Saudi Arabia and the UAE have pledged $200 million worth of aid to Yemen for Ramadan, the UAE's Minister of State for International Co-operation, Reem Al Hashimy, said on Monday.
Both countries are working with humanitarian organisations to ensure the aid would be distributed in both Houthi and government-controlled areas, Ms Al Hashimy said in Abu Dhabi.
"The situation in Yemen continues to be difficult and in distress, and we are working closely to alleviate the humanitarian suffering," she said, adding that aid must be able to reach all areas of the country.
About $140 million (Dh514.2m) will be going to the World Food Programme to bridge the funding gaps for food needs, while $40m will go to the UN children's agency to address sanitation problems and malnutrition among women and children.
The World Health Organisation will receive $20m to help control cholera.
“The timing of this support was chosen to meet the urgent need and the delivery of aid assistance in the coming weeks to allow the Yemeni people to maintain their traditions and to practise the customs of the holy month of Ramadan,” Ms Al Hashimy said.
A large part of the funding will go towards supporting women and children.
"We will work with UN agencies to deliver this aid to all Yemeni governorates," Ms Al Hashimy said.
"We want to also begin the process of rebuilding the economy for Yemen and its infrastructure."
The funding is part of $500m in donations announced in November last year, to urgently relieve the suffering of the Yemeni people.
"The UAE's main aim in Yemen is to ensure that stability and prosperity prevails," Ms Al Hashimy said.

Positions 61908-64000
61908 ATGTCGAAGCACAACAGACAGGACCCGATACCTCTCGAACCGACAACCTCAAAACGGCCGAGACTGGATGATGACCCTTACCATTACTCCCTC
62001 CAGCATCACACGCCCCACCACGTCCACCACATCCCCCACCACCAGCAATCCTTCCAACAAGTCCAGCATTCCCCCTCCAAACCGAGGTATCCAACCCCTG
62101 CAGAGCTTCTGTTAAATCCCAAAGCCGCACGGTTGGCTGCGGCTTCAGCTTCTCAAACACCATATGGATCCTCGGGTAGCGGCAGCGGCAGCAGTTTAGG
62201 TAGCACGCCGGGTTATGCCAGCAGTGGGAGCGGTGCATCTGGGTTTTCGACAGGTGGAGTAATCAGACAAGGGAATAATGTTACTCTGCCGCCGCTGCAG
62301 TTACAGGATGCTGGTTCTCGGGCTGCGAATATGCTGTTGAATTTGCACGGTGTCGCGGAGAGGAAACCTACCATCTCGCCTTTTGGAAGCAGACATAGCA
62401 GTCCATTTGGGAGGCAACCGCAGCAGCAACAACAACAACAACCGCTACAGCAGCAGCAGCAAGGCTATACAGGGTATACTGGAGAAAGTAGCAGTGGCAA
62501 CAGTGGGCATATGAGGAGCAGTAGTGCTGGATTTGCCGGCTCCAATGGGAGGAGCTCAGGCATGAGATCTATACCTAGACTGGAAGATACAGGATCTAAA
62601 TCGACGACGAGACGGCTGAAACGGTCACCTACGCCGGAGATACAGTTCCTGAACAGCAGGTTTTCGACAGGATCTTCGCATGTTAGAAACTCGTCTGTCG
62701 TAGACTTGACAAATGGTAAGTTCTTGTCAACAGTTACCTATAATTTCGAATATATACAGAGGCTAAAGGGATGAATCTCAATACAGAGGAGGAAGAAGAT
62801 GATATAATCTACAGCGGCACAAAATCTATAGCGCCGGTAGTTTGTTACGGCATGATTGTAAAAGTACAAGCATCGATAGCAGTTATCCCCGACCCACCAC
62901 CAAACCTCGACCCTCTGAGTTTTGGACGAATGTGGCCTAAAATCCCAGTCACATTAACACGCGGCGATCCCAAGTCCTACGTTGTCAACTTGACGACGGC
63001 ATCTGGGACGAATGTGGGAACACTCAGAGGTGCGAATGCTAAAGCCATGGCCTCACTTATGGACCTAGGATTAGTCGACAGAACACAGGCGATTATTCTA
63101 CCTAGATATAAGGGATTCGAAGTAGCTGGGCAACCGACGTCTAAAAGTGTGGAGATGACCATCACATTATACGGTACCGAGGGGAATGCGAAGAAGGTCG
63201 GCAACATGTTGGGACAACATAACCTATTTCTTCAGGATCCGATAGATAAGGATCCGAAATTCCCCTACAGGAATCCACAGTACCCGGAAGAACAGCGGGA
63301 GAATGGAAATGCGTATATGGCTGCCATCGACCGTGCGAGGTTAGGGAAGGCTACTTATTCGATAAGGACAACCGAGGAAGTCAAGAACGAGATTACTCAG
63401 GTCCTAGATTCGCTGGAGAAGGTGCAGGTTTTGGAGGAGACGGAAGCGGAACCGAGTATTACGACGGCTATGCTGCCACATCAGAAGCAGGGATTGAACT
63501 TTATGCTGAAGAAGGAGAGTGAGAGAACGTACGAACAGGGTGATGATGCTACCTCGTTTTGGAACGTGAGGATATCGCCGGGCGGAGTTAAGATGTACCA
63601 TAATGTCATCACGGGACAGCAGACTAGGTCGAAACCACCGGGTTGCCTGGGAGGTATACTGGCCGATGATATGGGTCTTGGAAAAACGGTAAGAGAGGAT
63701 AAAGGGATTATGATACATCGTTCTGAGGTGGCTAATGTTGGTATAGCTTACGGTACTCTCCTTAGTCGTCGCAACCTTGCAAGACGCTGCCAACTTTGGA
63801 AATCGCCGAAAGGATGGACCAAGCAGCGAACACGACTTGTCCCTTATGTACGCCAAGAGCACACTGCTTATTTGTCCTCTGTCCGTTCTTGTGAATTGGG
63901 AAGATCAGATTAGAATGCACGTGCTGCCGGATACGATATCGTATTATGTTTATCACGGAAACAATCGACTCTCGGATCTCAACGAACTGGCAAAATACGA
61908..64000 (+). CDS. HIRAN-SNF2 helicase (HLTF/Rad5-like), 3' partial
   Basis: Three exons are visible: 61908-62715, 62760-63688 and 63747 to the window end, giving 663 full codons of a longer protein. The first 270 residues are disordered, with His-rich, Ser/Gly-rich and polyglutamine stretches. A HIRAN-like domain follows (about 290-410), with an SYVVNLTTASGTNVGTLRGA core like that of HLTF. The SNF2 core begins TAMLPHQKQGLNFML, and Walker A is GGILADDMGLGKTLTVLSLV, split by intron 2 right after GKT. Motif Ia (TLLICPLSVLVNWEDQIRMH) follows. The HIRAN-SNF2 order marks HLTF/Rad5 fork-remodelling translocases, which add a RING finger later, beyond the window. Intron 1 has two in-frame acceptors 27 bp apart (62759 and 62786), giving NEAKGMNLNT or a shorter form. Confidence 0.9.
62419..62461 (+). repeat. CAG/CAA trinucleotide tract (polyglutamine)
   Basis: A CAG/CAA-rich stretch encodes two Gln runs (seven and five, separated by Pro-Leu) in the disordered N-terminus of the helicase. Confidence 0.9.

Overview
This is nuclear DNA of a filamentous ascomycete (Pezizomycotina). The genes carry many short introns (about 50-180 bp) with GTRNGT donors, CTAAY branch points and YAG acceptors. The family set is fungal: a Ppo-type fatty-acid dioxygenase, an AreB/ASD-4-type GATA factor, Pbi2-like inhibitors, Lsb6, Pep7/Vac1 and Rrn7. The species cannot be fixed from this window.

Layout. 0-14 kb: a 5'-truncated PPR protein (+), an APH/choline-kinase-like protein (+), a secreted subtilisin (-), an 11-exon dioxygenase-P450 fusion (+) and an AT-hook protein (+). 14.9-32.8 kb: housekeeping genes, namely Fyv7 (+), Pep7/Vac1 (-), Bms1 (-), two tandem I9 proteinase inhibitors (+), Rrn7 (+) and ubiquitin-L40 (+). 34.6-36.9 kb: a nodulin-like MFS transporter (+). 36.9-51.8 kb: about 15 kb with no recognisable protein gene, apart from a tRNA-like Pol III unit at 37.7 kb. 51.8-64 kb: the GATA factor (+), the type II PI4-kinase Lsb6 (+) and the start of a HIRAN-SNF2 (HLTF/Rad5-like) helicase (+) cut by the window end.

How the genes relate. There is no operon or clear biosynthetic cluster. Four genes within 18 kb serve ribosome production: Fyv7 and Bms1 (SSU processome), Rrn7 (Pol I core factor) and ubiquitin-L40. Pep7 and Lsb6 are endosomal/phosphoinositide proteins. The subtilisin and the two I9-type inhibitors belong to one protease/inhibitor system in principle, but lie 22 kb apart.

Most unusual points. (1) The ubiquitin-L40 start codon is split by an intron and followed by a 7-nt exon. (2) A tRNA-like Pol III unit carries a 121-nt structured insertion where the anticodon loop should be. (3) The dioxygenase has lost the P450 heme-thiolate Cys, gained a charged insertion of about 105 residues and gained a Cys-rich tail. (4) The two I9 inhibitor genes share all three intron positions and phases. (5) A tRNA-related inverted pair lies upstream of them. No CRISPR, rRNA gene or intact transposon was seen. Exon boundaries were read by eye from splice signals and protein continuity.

In March, the UAE and Saudi Arabia jointly pledged $1 billion for Yemen at a humanitarian aid conference in Geneva.
Abu Dhabi and Riyadh have contributed $18bn to Yemen since the outbreak of the war in 2014.
Meanwhile, UN special envoy to Yemen Martin Griffiths arrived in the capital Sanaa on Monday to meet Houthi leaders and try to salvage a peace deal brokered in Sweden last December.
Yemen’s internationally recognised government and the rebels agreed to a ceasefire in Hodeidah – which went into effect on December 18 – the withdrawal of all forces from the city’s three main ports and a prisoner exchange deal.
But breaches of the agreement by Houthi rebels, including sporadic clashes and mortar fire into the port city, have threatened the deal.
“The Stockholm agreement has been violated 3,000 times since it came into effect in December,” Ms Al Hashimy said.
She called for the Iran-backed rebels to respect of the peace agreements so that work could begin on building a brighter future for Yemen.
“We look forward to providing more and soon,” Ms Al Hashimy said.
She said the UN was in a “difficult position”.
“So we are pushing for the Stockholm agreement and are relying on Martin Griffiths and UN bodies to ensure and help us to achieve peace in Yemen,” she said.
Yemen's war started in 2014 when Houthi rebels swept the northern part of the country and forced the internationally recognised government to flee the country before seeking military intervention by the Arab Coalition.